Decentralization and Overborrowing in a Fiscal Federation

Si Guo, Yun Pei, and Zoe Xie
Working Paper 2018-9
August 2018

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We build an infinite horizon equilibrium model of fiscal federation, where anticipation of transfers from the central government creates incentives for local governments to overborrow. Absent commitment, the central government over-transfers, which distorts the central-local distribution of resources. Applying the model to fiscal decentralization, we find when decentralization widens local governments’ fiscal gap, borrowings by both local and central governments rise. Quantitatively, fiscal decentralization accounts for from 19 percent to 40 percent of changes in general government debt in Spain during 1988–2006. A macroprudential tax on local borrowing that implements Pareto optimal allocation would reduce debt by 27 percent and raise welfare by 3.75 percent.

JEL classification: E61, E62, H74

Key words: fiscal federalism, time-consistent policy, decentralization, public debt

https://doi.org/10.29338/wp2018-09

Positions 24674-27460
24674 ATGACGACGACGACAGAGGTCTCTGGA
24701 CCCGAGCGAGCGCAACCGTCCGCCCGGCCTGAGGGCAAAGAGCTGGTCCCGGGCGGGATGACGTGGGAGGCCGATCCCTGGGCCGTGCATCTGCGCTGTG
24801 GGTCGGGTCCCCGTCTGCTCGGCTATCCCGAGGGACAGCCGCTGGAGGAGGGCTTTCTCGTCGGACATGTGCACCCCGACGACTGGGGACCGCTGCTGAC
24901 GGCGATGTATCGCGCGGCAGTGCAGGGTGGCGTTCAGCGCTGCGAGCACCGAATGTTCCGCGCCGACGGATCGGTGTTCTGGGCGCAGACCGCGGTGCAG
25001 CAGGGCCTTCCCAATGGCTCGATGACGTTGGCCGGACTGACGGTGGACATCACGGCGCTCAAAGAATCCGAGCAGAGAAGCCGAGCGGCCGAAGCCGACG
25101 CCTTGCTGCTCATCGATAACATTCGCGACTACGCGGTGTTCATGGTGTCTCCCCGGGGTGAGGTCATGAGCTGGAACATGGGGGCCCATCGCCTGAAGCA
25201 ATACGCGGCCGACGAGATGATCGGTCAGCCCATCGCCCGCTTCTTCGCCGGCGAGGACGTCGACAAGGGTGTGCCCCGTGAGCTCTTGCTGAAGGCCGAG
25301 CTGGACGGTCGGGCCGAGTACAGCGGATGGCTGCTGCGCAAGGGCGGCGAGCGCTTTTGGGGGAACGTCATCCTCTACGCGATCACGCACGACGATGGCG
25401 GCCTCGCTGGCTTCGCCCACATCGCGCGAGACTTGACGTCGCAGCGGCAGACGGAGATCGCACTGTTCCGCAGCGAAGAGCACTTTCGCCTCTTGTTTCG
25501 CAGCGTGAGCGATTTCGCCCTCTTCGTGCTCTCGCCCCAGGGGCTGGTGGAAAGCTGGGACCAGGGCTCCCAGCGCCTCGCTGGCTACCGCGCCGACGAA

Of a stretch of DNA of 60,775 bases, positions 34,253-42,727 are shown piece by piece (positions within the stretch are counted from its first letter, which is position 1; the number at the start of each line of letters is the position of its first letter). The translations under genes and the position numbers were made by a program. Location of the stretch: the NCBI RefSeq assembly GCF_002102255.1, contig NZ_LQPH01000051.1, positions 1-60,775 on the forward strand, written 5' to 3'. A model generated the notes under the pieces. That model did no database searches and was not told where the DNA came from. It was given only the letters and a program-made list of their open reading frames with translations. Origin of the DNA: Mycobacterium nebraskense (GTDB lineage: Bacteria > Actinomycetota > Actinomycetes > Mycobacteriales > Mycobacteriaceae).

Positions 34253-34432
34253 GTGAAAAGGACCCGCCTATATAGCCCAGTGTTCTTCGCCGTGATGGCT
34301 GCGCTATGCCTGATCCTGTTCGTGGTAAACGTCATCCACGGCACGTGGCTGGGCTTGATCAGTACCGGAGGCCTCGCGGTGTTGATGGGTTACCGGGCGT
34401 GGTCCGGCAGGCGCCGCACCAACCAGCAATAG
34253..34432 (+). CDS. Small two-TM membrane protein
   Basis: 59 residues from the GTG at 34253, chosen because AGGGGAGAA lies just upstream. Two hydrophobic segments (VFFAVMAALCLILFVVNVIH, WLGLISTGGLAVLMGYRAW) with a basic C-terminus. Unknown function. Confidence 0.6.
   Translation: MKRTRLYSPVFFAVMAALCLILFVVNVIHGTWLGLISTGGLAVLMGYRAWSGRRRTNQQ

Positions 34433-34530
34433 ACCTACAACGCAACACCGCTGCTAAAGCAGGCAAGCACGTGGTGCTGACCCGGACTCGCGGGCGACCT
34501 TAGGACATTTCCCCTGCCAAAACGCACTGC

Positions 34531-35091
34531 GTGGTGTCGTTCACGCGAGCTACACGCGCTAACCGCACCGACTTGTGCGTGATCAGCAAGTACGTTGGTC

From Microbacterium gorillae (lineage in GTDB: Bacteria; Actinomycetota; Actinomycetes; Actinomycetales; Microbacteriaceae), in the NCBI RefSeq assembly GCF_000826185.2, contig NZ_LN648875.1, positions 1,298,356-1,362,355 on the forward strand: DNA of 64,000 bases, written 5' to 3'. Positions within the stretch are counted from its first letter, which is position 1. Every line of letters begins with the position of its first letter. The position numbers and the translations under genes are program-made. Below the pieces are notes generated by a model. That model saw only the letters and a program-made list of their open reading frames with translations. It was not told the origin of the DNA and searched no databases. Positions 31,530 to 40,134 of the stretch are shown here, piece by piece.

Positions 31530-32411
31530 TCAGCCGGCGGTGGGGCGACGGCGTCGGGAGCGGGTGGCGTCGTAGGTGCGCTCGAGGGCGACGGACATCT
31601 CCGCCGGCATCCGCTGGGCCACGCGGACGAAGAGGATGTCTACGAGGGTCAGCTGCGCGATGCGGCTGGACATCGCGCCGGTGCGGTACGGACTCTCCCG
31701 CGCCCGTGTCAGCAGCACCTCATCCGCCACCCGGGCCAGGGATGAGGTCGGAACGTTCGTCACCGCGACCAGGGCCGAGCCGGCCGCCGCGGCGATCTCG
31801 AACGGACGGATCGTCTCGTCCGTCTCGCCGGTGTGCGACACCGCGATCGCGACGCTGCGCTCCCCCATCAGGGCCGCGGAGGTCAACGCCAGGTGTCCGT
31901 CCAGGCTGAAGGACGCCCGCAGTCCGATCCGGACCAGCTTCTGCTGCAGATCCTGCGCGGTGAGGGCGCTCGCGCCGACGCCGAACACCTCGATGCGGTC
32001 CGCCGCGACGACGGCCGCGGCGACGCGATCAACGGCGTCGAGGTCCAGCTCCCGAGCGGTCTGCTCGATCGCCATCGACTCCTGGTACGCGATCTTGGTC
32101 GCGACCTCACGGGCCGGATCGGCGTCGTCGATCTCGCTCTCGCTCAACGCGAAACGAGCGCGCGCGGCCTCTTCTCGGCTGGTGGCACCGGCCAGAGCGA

The authors thank Luc Eyraud and Lusine Lusinyan for sharing their data set. This paper was previously titled "Fiscal Decentralization, Intergovernmental Transfer, and Overborrowing." This paper has benefited from discussions with Jinhui Bai, Toni Braun, Yongsung Chang, Lei Fang, Galina Hale, Juan Carlos Hatchondo, Jonathan Heathcote, Roozbeh Hosseini, Zhen Huo, Anastasios Karantounias, Karen Kopecky, Federico Mandelman, Fernando Martin, Toshihiko Mukoyama, and Juan Rubio-Ramirez. They also thank seminar and conference participants and discussants at the Atlanta Fed, Fed Research Scrum (San Francisco), Tsinghua Macro Workshop 2018, Econometric Society Summer Meetings (Davis), and the Society of Economic Dynamics (Mexico City). The views expressed here are the authors’ and not necessarily those of the International Monetary Fund (IMF), its executive board, IMF management, the Federal Reserve Bank of Atlanta, or the Federal Reserve System. Any remaining errors are the authors’ responsibility.
Please address questions regarding content to Si Guo, International Monetary Fund, 700 19th Street NW, Washington DC 20431, sguo@imf.org; Yun Pei, Department of Economics, University at Buffalo, 415 Fronczak Hall, Buffalo, NY 14260, yunpei@buffalo.edu; or Zoe Xie, Research Department, Federal Reserve Bank of Atlanta, 1000 Peachtree Street NE, Atlanta, GA 30309-4470, xiexx196@gmail.com.
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